Influence of initial concentration of metal ions Single metal studies: The graphical presentation for the effect of initial metal ion concentrations on biosorption capacity of the test fungi is depicted in Fig. 5. In case of Cu(II), on intensifying concentration limits 20-100 mg L-1, perceptible biosorption capacity was 6.17-9.16 mg g-1. However, the test fungus exhibited tremendous potential for Ni(II) in comparison to other three metals on appliance of metal concentration thus acquired capacity of 7.5-17.0 mg g-1 at 20-100 mg L-1. In case of Zn(II) ion, test fungus exhibited capacity of 2.83 mg g-1 at 60 mg L-1, while capacity reduced half-time at 80 and 100 mg L-1. For Cr(VI), biomass of test fungus hold biosorption potential of 5.16, 8.83, 12.0, 12.67 and 13.33 mg g-1 at 20, 40, 60, 80 and 100 mg L-1, respectively. The results of present findings clearly indicate that the sorption capacity increased and reached a saturation value as the metal ion concentration increased in aqueous medium. This assessment is in line with previously reported data on metal ion sorption by many other similar studies (Arica et al., 2003; Veit et al., 2005; Sheng et al., 2007).There is evidence that at high metal ion concentration the number of ions sorbed is more than at low metal concentration, where more binding sites were free for interaction (Mukhopadhyay et al., 2007). Multi metal studies: It was observed in multiple metal components, total biosorption capacity of the test fungus was recorded to be less than in single metal conditions (Table 3). Whereas, biosorption capacity for Ni(II) and Cu(II) was least stressed by the presence of other metal ions at various applied concentrations. However, for Zn(II) interference of other three metal ions in mixture resulted in considerable reduction in fungal sorption capacity particularly at high concentrations regimes. The metal depicted bitter response to the test fungal candidate at low concentration ranges was Cr(VI), but removal was recorded to increase substantially on elevating concentrations in the presence of other three metal ions. The results obtained are in good agreement with some earlier findings representing that the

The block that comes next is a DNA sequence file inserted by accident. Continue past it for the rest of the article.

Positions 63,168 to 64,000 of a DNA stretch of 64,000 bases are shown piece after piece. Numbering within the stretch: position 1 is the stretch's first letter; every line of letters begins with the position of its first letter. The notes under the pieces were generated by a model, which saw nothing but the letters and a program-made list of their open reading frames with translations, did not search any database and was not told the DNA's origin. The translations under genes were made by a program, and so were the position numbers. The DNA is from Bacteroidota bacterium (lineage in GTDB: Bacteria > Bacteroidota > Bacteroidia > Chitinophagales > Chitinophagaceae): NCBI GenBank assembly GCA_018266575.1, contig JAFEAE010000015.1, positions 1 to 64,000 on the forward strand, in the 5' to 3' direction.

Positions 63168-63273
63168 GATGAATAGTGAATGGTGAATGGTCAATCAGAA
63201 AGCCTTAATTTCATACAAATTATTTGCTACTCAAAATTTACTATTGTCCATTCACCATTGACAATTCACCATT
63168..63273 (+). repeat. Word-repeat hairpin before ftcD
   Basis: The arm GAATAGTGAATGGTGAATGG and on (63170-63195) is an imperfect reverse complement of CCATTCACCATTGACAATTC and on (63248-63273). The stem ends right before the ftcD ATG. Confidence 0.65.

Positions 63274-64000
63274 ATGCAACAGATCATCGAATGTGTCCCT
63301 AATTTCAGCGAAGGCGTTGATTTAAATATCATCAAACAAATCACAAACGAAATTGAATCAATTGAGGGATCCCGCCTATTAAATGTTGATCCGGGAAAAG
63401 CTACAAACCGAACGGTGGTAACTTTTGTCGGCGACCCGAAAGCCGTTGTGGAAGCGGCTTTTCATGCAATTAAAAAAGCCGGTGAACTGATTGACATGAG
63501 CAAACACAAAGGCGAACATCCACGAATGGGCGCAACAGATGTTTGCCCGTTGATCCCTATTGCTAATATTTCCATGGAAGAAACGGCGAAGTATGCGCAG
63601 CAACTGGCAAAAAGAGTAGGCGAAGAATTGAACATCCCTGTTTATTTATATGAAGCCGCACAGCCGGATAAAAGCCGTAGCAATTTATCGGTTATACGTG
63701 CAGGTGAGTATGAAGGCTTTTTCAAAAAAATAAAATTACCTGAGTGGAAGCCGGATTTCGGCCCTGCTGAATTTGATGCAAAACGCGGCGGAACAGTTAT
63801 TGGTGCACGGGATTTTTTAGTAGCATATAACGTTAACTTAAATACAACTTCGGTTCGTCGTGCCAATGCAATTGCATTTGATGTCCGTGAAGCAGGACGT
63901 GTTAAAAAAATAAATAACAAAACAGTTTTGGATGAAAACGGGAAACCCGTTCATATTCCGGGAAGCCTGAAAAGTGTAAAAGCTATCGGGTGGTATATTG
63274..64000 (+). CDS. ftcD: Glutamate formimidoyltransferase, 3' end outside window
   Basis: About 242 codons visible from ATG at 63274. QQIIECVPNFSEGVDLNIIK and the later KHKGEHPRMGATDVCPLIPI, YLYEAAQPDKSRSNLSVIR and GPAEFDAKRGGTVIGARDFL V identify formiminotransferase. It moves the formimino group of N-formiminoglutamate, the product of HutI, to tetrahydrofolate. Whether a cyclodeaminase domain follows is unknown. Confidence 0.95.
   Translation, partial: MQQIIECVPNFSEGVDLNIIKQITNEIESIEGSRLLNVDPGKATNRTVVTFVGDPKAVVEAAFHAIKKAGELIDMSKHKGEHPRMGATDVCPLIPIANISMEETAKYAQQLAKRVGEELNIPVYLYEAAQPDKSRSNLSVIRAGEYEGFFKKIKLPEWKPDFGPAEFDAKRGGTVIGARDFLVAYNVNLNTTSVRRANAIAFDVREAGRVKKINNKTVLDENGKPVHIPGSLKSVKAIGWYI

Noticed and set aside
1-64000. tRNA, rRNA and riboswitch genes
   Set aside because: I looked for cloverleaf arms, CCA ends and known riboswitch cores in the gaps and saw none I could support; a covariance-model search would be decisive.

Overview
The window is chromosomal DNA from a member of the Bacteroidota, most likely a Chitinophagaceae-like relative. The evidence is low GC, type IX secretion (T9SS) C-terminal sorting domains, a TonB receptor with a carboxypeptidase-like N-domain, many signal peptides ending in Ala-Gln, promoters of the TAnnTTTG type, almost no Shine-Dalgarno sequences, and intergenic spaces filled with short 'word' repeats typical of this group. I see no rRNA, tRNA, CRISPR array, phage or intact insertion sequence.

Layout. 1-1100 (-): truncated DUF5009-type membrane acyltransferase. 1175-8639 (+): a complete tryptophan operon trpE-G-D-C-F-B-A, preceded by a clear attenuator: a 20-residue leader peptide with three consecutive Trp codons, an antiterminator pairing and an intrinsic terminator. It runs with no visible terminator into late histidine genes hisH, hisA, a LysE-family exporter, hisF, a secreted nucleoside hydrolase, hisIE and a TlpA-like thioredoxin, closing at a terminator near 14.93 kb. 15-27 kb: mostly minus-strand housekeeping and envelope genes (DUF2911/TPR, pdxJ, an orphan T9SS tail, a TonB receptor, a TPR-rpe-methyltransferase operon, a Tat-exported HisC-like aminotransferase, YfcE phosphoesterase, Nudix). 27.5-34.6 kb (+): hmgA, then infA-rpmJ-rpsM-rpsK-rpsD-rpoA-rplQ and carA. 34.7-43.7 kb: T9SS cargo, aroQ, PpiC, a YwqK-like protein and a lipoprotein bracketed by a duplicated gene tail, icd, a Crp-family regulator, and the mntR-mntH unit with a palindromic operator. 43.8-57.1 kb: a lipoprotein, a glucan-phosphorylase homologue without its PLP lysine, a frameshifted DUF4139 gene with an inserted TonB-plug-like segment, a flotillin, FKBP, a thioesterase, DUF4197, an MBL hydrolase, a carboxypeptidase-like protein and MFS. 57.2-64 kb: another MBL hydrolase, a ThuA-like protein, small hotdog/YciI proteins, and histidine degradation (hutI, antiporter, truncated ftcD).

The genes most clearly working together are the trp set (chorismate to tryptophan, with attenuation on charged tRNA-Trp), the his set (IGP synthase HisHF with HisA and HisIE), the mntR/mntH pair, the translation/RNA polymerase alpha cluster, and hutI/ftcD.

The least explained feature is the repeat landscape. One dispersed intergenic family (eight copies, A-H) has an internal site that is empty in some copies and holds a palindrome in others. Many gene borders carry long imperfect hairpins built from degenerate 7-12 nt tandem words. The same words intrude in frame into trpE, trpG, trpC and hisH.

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total amount of metal ions biosorption in multiple metal systems is lower than in single system (Figueira et al., 1997; Utigikar et al., 2000; Hussein et al., 2004). However, reduction in sorption capacity in multiple metal systems could also be due to changes in ionic strength rather than competition between the heavy metals. The preferential order of metal binding in multiple metal isotherm study was same as recorded in single metal system i.e., Ni(II) > Cr(VI) > Cu(II) > Zn(II) by test fungus. This trend might be explained on the basis of differences in binding constants and the order of stability for metal-ligand complexes (Gardea et al., 1998). Isotherm assessment Single metal ion isotherm studies: Isotherm studies are basic requirement to design biosorption application procedures. For this purpose the empirical models viz., Langmuir (1916) and Freundlich (1906) for single solute system and modified Langmuir for multiple situations were employed to describe the biosorption equilibria of the test fungus. Langmuir model

qeq = q max bCeq 1 + bCeq ”

“ 1/ n “ Freundlich model qe = KF (Ce) ”